You've made it to the off season! Congrats! You've finished your big races and are now soaking it all in. At some point, you will be ready to think about next season. What races do you want to sign up for? Do you want to get faster on the bike?
It all starts with your goals!
One tool that I have begun using with my athletes is using the SMART system for identifying the specifics of their goals. We examine each goal with these in mind:
S - Specific
M - Measurable
A - Attainable
R - Realistic
T - Timely
Setting SMART goals and writing them down will provide you with a virtual road map to your goal.
I'll show you how the SMART system works by using my own example. As both a coach and an athlete, I made a SMART goals list for myself at the end of the 2016 season to find out if I was truly ready to train for the half Ironman that I had my eye on. I had the broad goal of doing IRONMAN 70.3 Boulder but that was it. So I began asking myself the following questions:
Is it specific? Yes. I wanted to do the Boulder 70.3 on August 5th 2017.
Is it measurable? Yes. I knew exactly where I was in terms of training and fitness and exactly what was required for the goal. I knew how much training and coaching it was going to take to get me there.
Is it attainable? This one was a little tricky. I did not quite have enough confidence to say “Yes, its attainable.” In this case, it is best to gain the objective views of outside knowledgeable sources, such as a coach or a fellow triathlete.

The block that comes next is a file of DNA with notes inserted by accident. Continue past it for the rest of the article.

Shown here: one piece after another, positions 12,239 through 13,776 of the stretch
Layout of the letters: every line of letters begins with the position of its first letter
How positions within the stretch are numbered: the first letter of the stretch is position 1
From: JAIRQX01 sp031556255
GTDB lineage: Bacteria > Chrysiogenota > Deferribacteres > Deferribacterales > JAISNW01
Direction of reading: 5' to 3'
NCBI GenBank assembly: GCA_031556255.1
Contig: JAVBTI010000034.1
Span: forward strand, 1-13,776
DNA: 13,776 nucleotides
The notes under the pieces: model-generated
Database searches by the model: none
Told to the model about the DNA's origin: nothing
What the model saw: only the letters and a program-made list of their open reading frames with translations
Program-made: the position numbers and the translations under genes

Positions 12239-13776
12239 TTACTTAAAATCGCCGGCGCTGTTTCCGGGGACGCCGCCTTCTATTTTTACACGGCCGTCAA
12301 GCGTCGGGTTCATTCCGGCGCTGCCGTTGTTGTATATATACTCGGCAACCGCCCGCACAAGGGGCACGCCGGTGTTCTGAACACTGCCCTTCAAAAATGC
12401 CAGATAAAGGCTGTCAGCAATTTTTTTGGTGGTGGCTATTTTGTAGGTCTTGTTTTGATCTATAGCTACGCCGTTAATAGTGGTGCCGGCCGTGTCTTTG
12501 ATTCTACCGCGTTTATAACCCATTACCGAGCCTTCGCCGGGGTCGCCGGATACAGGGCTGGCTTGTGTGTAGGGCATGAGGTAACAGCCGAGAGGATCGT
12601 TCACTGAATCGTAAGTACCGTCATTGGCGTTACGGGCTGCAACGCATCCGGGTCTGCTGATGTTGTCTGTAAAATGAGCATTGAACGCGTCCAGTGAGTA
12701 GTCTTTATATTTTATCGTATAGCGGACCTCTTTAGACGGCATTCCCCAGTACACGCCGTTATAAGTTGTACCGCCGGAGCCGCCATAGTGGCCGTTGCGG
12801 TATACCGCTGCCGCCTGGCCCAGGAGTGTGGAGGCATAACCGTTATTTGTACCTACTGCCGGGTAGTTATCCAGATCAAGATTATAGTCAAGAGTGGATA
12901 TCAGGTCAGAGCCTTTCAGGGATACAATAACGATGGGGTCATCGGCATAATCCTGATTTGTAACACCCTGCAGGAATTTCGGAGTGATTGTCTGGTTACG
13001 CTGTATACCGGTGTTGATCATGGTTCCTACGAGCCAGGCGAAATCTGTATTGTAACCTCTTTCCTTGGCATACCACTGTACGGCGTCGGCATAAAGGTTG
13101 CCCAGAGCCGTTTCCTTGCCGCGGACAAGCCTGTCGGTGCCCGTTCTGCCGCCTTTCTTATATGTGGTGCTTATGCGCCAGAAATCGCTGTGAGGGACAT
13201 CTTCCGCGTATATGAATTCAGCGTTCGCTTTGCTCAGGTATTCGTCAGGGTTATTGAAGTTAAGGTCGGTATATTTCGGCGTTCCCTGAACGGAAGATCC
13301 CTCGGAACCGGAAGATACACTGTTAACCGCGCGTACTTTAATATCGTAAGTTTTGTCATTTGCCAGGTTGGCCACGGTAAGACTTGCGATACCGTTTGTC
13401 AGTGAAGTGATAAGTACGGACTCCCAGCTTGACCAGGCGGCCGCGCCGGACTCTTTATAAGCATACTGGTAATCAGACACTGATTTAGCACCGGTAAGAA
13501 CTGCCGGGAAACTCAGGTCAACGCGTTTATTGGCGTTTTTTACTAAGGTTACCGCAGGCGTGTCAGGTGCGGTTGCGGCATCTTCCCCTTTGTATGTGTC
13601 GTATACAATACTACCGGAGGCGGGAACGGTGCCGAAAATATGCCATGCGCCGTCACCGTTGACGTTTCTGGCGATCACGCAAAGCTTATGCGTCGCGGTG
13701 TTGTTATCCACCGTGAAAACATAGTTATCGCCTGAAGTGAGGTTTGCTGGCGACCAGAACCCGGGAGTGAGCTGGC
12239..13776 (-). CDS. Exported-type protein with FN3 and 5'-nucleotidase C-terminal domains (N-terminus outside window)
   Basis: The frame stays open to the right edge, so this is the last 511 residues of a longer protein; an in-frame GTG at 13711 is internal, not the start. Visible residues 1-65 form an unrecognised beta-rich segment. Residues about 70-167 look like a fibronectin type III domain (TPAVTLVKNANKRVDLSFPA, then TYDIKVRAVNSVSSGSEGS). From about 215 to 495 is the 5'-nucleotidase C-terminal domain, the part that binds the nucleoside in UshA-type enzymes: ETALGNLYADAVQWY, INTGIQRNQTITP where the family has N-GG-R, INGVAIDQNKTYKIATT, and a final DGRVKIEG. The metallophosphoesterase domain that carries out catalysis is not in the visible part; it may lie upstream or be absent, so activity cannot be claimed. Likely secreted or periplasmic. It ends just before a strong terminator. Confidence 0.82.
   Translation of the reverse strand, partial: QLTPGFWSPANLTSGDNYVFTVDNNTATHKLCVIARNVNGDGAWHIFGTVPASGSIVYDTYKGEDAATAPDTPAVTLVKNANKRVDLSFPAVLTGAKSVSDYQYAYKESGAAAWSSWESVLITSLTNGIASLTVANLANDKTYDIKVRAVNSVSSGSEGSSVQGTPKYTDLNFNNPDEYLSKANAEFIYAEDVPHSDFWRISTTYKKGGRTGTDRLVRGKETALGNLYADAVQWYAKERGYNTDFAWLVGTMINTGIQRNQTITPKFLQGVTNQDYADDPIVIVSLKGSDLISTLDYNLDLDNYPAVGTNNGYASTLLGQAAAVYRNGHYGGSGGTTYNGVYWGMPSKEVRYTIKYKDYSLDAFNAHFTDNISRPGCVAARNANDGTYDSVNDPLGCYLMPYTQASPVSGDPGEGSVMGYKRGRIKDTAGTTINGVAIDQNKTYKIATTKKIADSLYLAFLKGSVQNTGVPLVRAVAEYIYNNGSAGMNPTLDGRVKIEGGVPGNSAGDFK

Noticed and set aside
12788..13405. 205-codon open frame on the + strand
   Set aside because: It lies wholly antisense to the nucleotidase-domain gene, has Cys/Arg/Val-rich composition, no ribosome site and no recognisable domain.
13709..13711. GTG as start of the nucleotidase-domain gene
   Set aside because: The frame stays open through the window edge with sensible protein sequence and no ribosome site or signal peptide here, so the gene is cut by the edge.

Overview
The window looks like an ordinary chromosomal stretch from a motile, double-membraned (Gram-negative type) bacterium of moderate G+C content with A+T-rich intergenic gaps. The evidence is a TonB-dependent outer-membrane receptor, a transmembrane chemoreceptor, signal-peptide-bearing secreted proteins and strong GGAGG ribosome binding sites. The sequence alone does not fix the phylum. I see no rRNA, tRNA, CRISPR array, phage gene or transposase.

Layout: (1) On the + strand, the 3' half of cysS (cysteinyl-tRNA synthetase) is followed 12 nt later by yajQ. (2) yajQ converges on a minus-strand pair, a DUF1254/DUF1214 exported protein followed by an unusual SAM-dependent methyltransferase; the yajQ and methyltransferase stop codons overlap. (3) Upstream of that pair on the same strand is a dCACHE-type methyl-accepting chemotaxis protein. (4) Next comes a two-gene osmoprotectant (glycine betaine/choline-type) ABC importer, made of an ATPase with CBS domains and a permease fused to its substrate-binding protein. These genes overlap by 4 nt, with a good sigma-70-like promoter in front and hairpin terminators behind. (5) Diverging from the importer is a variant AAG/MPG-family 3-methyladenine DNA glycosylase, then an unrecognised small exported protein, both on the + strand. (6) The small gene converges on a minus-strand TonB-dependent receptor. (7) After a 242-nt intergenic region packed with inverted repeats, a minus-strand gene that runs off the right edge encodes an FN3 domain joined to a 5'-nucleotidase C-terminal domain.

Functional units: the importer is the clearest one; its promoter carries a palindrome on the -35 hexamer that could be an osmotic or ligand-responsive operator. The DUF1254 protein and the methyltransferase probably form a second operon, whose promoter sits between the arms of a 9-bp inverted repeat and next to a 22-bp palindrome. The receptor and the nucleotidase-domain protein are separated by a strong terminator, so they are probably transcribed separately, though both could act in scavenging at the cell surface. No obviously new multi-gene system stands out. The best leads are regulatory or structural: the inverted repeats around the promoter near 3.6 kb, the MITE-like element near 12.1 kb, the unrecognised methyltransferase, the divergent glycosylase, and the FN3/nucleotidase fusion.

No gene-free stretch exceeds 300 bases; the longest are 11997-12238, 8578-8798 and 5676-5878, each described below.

Is it realistic? Once I knew that the Boulder 70.3 was attainable, I also knew it was realistic. You might ask what the difference is between attainable and realistic. The answer lies in what YOU truly feel is doable. For example, if you are physically fit and show no signs of present (or early signs of chronic) injury, you may say that a goal is attainable. However, if you have an 80 hour a week stressful job and three children at home, you might say it is not very realistic right now. It is different for every person.
Is it timely? Yes, it is definitely timely. I had a goal for next season and sufficient time to train. Now, if I had made a goal of a half Ironman if one month, that would be too soon. Similarily, if I had made the goal to do a half Ironman in 5 years, that would be too far away.
As you can see, using the acronym SMART for your desires helps you devellop each one into a much more achievable goal. I encourage you to write out your SMART goals for the year!